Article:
There have been advances in fiber reinforcement as well. Aerospace designers have primarily used continuous fiber thermoplastics to achieve the strength and performance predictability required for aircraft parts. But continuous fiber materials have some drawbacks when it comes to fabricating complex parts. “You are generally forming these parts very quickly, and getting the fibers and plies to move around in an extremely short time – often a matter of seconds – is a challenge,” says Leach. “If you have a discontinuous form, you can actually make much more complex parts, because you’re allowing some movement to occur in the fiber direction.” But parts designers have had concerns about the performance of discontinuous fiber materials.
Now there’s another option. In conjunction with NASA, the University of Delaware’s Center for Composite Materials recently developed a form of discontinuous fiber material that has properties equivalent to continuous fiber thermoplastics. Using TuFF (tailored universal feedback for forming) materials, manufacturers could produce aerospace-quality parts at the same production rate as automotive parts, according to the center. (TuFF received an Excellence in Composites “Infinite Possibility for Growth” award at CAMX 2019.)
New resins are speeding up processing as well. Thermoplastic composite manufacturers have been incorporating resins in the polyaryletherketone (PAEK) family into their products since the 1980s. These high-performance polymers are challenging to work with, however, because of more demanding processing conditions, such as high temperature. A few years ago, Victrex introduced low melt PAEK (LMPAEK™) to speed things up.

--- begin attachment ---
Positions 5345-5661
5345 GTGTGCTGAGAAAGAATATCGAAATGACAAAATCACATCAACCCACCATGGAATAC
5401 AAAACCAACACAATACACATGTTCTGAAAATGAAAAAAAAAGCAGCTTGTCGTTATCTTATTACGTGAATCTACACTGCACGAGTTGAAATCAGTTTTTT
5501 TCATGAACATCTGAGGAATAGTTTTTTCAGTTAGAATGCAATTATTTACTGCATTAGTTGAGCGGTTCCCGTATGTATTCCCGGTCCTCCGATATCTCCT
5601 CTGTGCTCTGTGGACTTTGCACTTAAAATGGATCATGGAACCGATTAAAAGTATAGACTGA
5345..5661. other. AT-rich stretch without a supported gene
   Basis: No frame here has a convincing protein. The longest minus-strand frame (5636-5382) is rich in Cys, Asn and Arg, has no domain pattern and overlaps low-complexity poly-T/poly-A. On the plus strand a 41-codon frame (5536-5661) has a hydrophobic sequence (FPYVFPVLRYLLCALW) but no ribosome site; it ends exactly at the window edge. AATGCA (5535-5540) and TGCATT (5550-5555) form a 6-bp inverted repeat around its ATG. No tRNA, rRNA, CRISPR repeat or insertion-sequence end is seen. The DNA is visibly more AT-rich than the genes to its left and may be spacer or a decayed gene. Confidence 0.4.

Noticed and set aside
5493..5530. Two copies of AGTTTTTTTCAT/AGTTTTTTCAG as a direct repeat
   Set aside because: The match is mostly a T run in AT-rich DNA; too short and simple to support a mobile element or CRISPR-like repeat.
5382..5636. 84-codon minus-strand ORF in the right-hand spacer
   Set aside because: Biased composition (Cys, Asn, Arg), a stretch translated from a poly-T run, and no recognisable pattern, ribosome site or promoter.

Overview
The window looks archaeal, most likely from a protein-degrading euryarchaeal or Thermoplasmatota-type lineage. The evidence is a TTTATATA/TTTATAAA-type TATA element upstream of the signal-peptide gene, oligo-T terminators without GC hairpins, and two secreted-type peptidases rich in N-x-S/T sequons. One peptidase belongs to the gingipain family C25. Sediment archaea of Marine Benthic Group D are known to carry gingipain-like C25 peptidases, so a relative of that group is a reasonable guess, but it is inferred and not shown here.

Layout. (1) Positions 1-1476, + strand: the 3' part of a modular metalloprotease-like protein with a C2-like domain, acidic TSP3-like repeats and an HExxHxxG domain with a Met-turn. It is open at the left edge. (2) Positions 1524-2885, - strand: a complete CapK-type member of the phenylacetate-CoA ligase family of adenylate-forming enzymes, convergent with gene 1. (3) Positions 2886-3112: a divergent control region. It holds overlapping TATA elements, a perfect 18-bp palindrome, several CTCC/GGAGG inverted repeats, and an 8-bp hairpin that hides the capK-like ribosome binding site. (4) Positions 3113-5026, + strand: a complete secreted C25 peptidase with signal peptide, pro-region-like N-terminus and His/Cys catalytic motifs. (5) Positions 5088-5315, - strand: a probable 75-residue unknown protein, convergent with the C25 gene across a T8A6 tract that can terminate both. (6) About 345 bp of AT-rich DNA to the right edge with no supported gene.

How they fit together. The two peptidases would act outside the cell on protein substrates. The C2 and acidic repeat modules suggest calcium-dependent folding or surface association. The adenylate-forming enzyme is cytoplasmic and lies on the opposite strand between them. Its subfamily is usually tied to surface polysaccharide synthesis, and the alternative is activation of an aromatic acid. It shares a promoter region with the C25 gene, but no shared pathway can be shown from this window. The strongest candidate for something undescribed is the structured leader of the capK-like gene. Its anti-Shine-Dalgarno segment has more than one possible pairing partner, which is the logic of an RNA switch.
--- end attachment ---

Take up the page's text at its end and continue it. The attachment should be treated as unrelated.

“LMPAEK was developed to find the balance of these high-performance polymer composite materials with the processability and suitability for automated production systems. These materials require less overall energy to lay up, which can contribute to significantly faster processing speeds,” says James Myers, head of research and development for aerospace and composite applications at Victrex.
Low melt PAEK has similar properties for mechanical strength, chemical resistance and other characteristics as polymers in the PAEK family, but its melting point is about 40 degrees Celsius lower. Although that may not seem significant, it makes a huge difference in manufacturing processes like stamp forming, injection molding and automated fiber placement (AFP), says Gilles Larroque, Victrex’s global strategic marketing manager.
Victrex recently worked with aerospace tooling and automation manufacturer Electroimpact on a LMPAEK demonstrator project. “Using LMPAEK with an automated fiber placement process, we’ve been able to reach 100 meters per minute in lay-up speeds. That’s close to four times faster than a similar PAEK UDT,” says Larroque.